Sign up for a free Noodle account to find more advice and ask questions of Jen Oleniczak and other Noodle Experts. This allows them to be less reactive when new things come up, and be more apt to accept change, both on stage and in life. This flexibility and adaptability are highly sought after skills in the working world, as well. This can give your kids an advantage on the stage, plus an advantage when it comes to getting a job when they get a little bit older.

Getting up in front of people and acting is not always easy, especially for children who are shy or uncertain of themselves. But doing it once can help them get past their stage fright. The more they act, the more confidence they will gain in themselves. They will see that acting is something they can conquer. This lesson can be applied to many different areas of life.

25 Life Skills learned in Theatre

Speaking in public does not come naturally to some people. They may be so nervous they stumble over their words or completely forget them. Acting courses for kids can provide young people with the skills needed to overcome this challenge.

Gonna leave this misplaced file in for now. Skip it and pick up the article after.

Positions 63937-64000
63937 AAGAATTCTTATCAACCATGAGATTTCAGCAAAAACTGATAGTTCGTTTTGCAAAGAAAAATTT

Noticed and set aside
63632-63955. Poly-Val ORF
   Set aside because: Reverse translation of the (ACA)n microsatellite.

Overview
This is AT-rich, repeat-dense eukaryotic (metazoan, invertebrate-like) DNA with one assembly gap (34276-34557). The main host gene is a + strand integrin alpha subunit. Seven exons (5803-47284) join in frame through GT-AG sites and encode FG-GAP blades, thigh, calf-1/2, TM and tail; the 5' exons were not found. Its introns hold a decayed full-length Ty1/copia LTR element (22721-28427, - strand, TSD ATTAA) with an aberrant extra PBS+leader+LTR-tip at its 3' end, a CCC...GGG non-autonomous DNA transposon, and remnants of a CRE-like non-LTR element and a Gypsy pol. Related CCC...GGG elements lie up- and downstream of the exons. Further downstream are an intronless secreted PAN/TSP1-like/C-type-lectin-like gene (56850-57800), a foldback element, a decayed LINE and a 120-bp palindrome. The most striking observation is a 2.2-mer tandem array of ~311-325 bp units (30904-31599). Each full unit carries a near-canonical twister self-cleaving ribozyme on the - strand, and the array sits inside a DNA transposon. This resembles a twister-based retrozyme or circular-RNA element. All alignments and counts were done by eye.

25 Special Advantages the Theatre Major Has - (and may not even know!)

Learning how to be a strong public speaker is a skill that is needed in a wide number of careers. Actors are very rarely on stage alone, and even if they are, it takes a whole theatre crew to make the show come to life.

Young actors learn how to work together to create a great show. When you decide to send your children to acting classes for kids, they are going to be surrounded by other kids around their same age.

Those children, just like yours, are going to be unique. Each child is going to bring something new and wonderful to those youth theater classes.

Are drama schools training actors for real life?

The influence of each child is going to make every course taught different and amazing. One major thing that youth theater classes can provide is diversity. The kids are going to be from all around New York and the surrounding boroughs and are going to have all types of backgrounds. This will help children be more compassionate and accepting of others, and give them the opportunity to form deep and lasting bonds with the people in those classes. The kids all have a love of acting in common, which can form a foundation for a friendship that extends beyond the classes.